Sunday, October 20, 2013

Letting Go of Labels

The past few months have been intense for me. I was interviewed for a book, started uncovering even more about myself in therapy, pushed myself to start leaving my "victim" self behind, and participated in my first retreat.  All of this I did with support, but ultimately it was done on my own.  Not something that I would have ever imagined doing just a few years ago.

The first major leap was coming up with my own safety contract, which I've talked about previously.  I took full responsibility for all my actions and began to repair the relationship with my therapist. The second major leap was not giving up on my action plan. I found a DBT program, found it wasn't for me, and then went on to find another DBT program. While this may seem just the natural course for many, for me it wasn't.  Often in the past I would take the first program not working out as a sign. This time I didn't really have a choice: I made a plan with my therapist to do DBT for a year and I knew backing out of that was not an option.

Third major leap? Not letting money stand in my way.  Found out that this new DBT program was a bit pricier than my insurance wanted to pay for, but instead of walking away or going into crisis, I was able to work out a price that was more affordable for my out of pocket fees and for my insurance company.  I think a lot of being able to work that out had to do with the experience of my first retreat.

I found out that a social media friend of mine, Jamie, was co-facilitating a mindfulness retreat in PA and I decided, "why the hell not?" Two seconds after making the decision that I would be going I started with the chorus of "I can't"s.  I can't afford it. I can't go alone. I can't take the time off of work. I can't drive 5 hours away for just a weekend.  The list went on. For the first time in my life I decided to put aside everyone else's needs and take care of my own.  I went on a tireless hunt at work for people to cover my shifts.  Finally, the I can't take time off of work was crossed off my "I can't" list.  Then I paid for the retreat.  Crossed off another "I can't." Then I started putting money aside for the trip. Then I decided to take a couple of extra days to camp by myself, thus pushing the I can't go alone to the extreme.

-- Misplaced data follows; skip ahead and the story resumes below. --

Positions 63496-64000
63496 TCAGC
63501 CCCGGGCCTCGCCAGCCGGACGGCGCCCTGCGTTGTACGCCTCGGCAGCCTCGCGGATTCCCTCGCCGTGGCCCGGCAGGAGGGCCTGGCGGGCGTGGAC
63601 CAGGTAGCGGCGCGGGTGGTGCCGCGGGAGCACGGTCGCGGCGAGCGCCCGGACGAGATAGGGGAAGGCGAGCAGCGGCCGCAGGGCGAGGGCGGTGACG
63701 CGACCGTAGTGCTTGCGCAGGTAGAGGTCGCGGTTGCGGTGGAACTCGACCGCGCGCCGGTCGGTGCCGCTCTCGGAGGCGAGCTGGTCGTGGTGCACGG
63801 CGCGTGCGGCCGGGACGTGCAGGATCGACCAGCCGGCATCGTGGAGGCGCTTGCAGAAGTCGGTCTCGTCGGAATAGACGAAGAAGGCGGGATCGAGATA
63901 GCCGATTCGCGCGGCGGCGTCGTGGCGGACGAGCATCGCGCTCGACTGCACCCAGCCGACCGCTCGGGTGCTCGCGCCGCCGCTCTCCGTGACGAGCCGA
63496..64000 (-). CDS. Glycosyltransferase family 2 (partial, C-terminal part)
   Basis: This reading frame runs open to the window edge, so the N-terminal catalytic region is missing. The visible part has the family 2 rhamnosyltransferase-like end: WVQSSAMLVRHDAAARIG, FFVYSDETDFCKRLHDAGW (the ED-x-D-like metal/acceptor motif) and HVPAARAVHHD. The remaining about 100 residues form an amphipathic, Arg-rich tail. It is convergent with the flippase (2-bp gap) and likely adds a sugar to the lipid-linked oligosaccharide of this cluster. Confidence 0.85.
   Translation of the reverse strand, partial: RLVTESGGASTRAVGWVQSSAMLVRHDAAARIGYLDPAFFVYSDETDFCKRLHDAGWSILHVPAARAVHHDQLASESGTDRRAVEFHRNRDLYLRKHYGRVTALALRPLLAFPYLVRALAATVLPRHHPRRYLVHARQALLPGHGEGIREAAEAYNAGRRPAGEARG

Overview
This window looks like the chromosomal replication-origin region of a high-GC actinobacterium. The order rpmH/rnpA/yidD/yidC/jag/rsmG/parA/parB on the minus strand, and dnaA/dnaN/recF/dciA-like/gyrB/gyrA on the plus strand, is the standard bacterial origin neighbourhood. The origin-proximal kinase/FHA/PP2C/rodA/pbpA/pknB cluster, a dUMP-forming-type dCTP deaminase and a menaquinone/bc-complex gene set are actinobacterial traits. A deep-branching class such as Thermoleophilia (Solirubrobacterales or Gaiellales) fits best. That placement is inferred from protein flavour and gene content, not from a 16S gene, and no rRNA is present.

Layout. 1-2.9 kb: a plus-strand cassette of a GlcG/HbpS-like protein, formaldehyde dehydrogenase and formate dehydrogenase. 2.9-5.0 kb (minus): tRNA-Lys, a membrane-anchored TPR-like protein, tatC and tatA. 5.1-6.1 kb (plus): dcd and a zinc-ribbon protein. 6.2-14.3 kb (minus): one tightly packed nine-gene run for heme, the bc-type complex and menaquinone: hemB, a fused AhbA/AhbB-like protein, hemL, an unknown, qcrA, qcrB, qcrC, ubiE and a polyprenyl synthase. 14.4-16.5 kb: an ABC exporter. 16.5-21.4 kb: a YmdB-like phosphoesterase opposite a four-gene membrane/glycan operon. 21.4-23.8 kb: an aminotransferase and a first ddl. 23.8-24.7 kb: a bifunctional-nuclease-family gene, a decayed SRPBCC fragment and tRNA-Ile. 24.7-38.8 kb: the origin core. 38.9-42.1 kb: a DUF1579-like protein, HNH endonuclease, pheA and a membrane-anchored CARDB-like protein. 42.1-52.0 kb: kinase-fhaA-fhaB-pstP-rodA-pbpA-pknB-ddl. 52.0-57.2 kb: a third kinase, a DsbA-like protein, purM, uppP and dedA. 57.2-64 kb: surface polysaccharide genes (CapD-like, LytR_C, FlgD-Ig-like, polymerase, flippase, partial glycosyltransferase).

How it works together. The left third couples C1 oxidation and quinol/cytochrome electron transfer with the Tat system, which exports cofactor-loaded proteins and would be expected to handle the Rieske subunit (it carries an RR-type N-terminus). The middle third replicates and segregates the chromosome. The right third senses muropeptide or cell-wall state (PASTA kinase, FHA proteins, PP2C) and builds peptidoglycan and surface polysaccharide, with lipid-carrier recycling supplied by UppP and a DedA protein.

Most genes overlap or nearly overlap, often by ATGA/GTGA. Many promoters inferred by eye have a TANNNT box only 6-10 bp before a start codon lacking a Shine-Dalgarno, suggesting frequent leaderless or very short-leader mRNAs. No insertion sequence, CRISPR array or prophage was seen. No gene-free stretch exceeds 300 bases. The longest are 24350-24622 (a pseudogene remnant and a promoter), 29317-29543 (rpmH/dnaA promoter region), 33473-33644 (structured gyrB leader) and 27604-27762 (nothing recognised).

Just a week before the trip financial worry decided to rear it's ugly head. I stopped trying to be perfect and decided that maybe every bill didn't have to be paid on time.  I called up several of the companies I owe money to and made alternate arrangements. The next thing I knew I was on my way.  I thought that *that* was the hard part.  Turns out, it was the easy part.

The hard part was getting to the retreat and meeting my feelings face-on.  All the things I thought I was "taking a vacation" from were there to greet me: fear, victim mentality, trauma, emotions.  From the moment I walked into the lodge until the moment I got in my car to leave I met all of this head-on.  Retreat, after all, does not mean to retreat from the hard stuff, but to take a leave from daily life to tend to the hard stuff.  And hard stuff there was.

I made many great new friends and connections, but one was particularly important. The woman who bunked next to me turned out to be a twin of mine: many of the same interests, same sense of humor, same love for dance. We were the first ones to jump in during Dancing Mindfully exercises, and we were often the ones chuckling over "inappropriate" humor. The most important aspect of this connection?  I wasn't hiding in it. I didn't use it as a reason not to dig deeper nor did I use it as my reason to dig deeper. It just was. This is something I've never considered before: a relationship can just BE. It's doesn't have to force you to do something or to not do something.  Just Being is something major I brought back from this incredible experience.

So for the weekend I allowed myself the following: to feel sad, to cry, to not have to talk, to enjoy, to not push, and to let my spirit lead me. I took that with me from the retreat to my days camping and I enjoyed all that I got out of it. The major theme of my self vacation? Letting Go of Labels. I meditated, danced, prayed, talked, and envisioned myself Letting Go of all the labels I have chosen to define myself by.  They aren't definitions, they aren't ME. I don't have to have a word to summarize myself with. It's okay to associate with different groups and to have phrases that identify what characteristics your personality has, but they aren't the end-all-be-all of who I am.  It has taken me many years to realize this.  I'm not Holly Ann, the lesbian/wife/artist/therapist/client/victim/survivor/optimist.  I'm just simply, Holly Ann.

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